The things he said about the dynamic process of that music, its link with the occult and his closing words (“in the beginning there was chaos”) brought to mind a friend of mine, older than Absalom, who was also a metaller.

It got me wondering and so I asked my friend if it was metal music that introduced him to metaphysical systems like Crawley’s (Mr. Crowley, what went on in your head?). He admitted that more or less this was the way it happened.

I remembered how I was turned on to Pink Floyd which is my favourite band, ever. I read the lyrics first, they struck a chord with me and then I began listening to them avidly. But could it be that their thoughts, lyrics and music moulded me as a person?


Which came first, the chicken or the egg?

How do we choose a specific kind of music as our favourite when we are adolescents?

Someone with an explosive temper will never gravitate towards arty Greek music. A hooligan who listens to Beethoven is but a fictional entity – just like Kubrick’s central character on The Clockwork Orange.

Usually we listen to what suits us better. But which is the pool where we can choose from?

Let’s say that we are free to choose between any kind of music. Still, are our potential choices unrelated to other parameters that shaped our life (which we surely didn’t choose)?


Therefore, we can dive deeper – we just have to be careful not to drown – and find out what comes before music for example geography, climate and even the plants.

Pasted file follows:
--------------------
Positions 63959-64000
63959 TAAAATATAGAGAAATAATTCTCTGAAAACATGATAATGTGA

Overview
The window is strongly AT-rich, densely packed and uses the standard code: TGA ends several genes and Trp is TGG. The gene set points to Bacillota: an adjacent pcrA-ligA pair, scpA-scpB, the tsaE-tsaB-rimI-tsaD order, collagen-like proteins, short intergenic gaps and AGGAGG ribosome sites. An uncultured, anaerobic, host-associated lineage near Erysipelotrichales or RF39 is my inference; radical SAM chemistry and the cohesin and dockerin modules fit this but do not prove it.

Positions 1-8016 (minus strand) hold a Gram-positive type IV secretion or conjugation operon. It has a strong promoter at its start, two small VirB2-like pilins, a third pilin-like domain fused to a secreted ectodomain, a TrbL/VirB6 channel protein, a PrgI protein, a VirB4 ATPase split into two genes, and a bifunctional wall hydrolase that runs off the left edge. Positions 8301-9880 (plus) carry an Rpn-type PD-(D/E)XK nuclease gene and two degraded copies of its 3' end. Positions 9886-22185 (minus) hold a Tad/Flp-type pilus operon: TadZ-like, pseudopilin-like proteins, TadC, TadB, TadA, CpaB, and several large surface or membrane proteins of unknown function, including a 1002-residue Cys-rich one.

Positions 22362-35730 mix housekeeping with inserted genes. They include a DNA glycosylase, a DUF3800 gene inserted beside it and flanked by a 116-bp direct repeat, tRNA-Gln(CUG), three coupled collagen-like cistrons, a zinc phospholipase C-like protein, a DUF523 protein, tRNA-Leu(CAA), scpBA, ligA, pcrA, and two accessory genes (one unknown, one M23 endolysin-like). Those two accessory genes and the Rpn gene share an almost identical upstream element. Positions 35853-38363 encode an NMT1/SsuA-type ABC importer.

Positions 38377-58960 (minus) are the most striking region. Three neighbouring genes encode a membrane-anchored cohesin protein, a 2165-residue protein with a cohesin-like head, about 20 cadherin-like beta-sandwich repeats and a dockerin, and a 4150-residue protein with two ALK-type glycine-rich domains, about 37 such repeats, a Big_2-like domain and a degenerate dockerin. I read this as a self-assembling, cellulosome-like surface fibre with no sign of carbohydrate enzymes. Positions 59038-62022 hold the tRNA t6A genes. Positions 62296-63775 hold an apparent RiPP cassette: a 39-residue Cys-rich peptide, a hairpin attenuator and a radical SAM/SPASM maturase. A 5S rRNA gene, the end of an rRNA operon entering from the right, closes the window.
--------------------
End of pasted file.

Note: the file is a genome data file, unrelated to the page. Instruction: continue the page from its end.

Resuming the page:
The repetitive, relaxed and slow (very much like the beat of a heart, say the biologists) tempo of reggae music is at home with Jamaica, especially to ganja (the Sanskrit name of cannabis) users.

(There is also a joke about it: what did a rastafari Jamaican say when he ran out of ganja? – Man, this reggae music sucks).

The music that originates from Aegean Sea is way more allegro compared to Epirus’.

When it comes to black metal, the Scandinavians do it way better than the Mediterraneans. Why? Could it be that they hold much more suppressed feelings and this music is the means to let off some steam?

Every kind of music that involves complex dance rhythms (samba, salsa, calypso, mambo) was developed in the New World by African slaves. Why? Could it be that the Negroes carried a different musical tradition?

Classical music (vaguely speaking) was born and developed in the Old World – in Europe to be more precise. Should we retrace our history –all the way back to Pythagoras- to figure it out?


Moreover, we should not forget what Marx pointed out:”cultural phenomena are shaped by the material practices of the society that produces them”. It is the poor and the marginalized who give birth to new genres (see blues, rap, punk, rembetiko).